Greetings and welcome back! In this month’s blog, we look at one of the largest cyber attacks of 2016: The Ukrainian Power Plant attack. This destructive incident included a highly targeted Cyber Attack on UPS Uninterruptible Power Supplies in 2 control rooms that supported the plant. There are several excellent online reports of this incident, one by the SANS Group and several by online tech magazines, including this one from Wired.
The Wired Magazine report, in a timeline of the attack shows that 2 UPS units in separate control rooms were reconfigured to schedule them to shutdown at a specific time. This is easily accomplished with most any smaller UPS that is used for network closets and server rooms. Also, as amazing as it may seem, it is relatively straightforward to shutdown a UPS with little effort or security in most systems. That’s because most systems allow SNMP access and, as we have shown in this blog before, even the so-called “secure” SNMPv3 is now easily hackable with off-the-shelf tools. This well-done research report by the Georgia Institute of Technology provides excellent background to these vulnerabilities in SNMPv3.
In addition to SNMP access, most all SNMP cards used in UPS units have open ports for the minimally secured Telnet, FTP and HTTP ports. A hacker of low-skill could easily sniff the traffic on those ports waiting to capture the passwords. But, we have found it all too common that the manufacturer’s default passwords for SNMP cards have never even been changed. That makes entering a UPS as easy as taking candy from a baby. Here is an example of a UPS unit which is fully exposed online and how easy it is to schedule a shutdown of that system:
In the case of the Ukrainian control room UPS units, there was no direct exposure to these systems online. It took a hacker of some degree of skill to enter their network and, once that was done, it was likely a much lesser problem to find the UPS. The hackers then coordinated an attack on the power plant breakers with the timing of the UPS shutdown to cut off all power generation to the outside world and simultaneously to shut down all critical operations of the control rooms related to the power plant. The end result was to leave the power customers in the dark and also to leave the power plant control systems in the dark. It was because of the downed UPS that it took hours to figure out what was happening and how to begin to restore power and operations.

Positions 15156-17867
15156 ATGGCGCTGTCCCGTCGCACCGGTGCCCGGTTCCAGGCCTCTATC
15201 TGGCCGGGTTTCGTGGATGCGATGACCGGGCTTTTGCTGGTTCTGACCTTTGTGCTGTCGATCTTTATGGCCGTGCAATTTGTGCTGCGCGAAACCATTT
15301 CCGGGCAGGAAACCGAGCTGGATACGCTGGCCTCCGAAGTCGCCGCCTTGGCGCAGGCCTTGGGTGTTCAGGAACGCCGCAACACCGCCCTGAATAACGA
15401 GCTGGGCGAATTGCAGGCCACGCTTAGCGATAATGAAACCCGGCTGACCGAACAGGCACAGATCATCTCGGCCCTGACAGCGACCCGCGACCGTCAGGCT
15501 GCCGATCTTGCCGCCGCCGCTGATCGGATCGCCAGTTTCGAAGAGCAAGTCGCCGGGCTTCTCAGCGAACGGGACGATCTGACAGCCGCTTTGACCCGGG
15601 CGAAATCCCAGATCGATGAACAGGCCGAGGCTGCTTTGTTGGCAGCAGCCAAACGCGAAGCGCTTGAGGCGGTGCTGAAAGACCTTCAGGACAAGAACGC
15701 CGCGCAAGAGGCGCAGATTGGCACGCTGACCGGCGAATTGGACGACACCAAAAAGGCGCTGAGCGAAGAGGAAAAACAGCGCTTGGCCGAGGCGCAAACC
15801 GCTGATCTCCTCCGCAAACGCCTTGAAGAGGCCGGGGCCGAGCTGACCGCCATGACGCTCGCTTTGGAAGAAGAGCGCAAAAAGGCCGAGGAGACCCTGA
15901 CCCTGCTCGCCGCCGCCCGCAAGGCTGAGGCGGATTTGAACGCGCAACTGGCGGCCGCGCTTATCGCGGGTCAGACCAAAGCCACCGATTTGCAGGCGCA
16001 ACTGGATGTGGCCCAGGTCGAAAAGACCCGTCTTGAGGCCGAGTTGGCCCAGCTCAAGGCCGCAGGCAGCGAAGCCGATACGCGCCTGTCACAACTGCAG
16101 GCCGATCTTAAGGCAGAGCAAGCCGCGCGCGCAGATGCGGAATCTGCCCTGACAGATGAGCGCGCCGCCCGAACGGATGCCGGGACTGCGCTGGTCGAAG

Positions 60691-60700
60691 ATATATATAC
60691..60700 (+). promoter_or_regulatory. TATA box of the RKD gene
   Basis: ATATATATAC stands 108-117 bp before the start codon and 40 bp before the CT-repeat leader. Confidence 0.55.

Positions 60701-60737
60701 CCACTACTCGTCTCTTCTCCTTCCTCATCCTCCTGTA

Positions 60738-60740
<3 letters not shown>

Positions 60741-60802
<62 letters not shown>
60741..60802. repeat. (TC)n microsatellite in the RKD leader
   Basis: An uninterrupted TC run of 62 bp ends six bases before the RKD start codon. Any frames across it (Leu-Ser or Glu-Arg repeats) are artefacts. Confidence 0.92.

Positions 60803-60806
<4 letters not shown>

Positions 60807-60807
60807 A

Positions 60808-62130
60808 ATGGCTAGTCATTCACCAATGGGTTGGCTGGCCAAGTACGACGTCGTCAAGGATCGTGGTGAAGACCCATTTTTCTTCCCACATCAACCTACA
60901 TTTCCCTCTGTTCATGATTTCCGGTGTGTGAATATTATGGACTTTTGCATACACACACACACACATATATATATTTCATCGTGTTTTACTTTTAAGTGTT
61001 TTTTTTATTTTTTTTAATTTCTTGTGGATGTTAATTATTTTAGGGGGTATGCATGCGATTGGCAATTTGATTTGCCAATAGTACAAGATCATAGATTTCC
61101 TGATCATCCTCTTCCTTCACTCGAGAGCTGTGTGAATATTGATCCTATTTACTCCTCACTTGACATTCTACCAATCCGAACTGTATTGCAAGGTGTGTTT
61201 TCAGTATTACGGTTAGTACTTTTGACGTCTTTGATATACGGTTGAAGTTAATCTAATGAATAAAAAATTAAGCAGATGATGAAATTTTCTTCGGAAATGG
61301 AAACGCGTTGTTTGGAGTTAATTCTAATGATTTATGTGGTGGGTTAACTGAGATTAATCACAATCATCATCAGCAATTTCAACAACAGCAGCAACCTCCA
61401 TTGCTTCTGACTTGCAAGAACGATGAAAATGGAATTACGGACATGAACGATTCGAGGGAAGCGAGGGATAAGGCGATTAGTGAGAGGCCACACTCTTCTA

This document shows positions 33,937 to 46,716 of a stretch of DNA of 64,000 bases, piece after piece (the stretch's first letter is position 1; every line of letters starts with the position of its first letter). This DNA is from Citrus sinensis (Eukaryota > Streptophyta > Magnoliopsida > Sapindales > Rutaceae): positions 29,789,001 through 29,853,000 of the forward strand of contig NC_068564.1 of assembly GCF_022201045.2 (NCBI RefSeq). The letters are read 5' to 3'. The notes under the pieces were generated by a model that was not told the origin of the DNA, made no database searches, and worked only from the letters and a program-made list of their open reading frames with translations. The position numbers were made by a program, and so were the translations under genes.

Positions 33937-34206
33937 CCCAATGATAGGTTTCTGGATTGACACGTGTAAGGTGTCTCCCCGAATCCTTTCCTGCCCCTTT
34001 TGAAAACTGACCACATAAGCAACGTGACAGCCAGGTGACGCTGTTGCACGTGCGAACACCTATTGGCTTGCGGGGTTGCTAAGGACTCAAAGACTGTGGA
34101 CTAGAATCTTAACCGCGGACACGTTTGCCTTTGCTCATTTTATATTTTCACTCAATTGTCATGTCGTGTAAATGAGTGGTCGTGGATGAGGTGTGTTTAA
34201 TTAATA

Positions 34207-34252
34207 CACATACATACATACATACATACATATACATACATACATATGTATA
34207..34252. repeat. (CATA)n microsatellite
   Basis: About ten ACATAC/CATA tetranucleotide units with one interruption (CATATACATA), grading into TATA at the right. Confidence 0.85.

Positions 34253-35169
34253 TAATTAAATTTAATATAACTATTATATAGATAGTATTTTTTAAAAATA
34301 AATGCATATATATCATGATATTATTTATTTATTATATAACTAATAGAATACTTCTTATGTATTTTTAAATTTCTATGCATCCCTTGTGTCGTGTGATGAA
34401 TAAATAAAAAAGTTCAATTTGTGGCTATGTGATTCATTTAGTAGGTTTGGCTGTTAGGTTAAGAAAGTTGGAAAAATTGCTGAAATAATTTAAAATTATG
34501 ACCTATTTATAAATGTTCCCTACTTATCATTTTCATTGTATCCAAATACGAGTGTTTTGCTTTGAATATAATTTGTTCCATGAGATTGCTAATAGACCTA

I would now ask any worker or manager in a process, power plant or other control room: Is Your UPS Secured Against A Cyber Attack? RackGuardian was built specifically to protect UPS, PDU and other systems that support data and telecom racks. RackGuardian is a self-contained monitoring and protection system that supports any SNMP-based UPS and PDU units. We encourage anyone who is responsible for ensuring the power in your control rooms to give us a call and we would be happy to discuss your needs privately.
Until Next Time,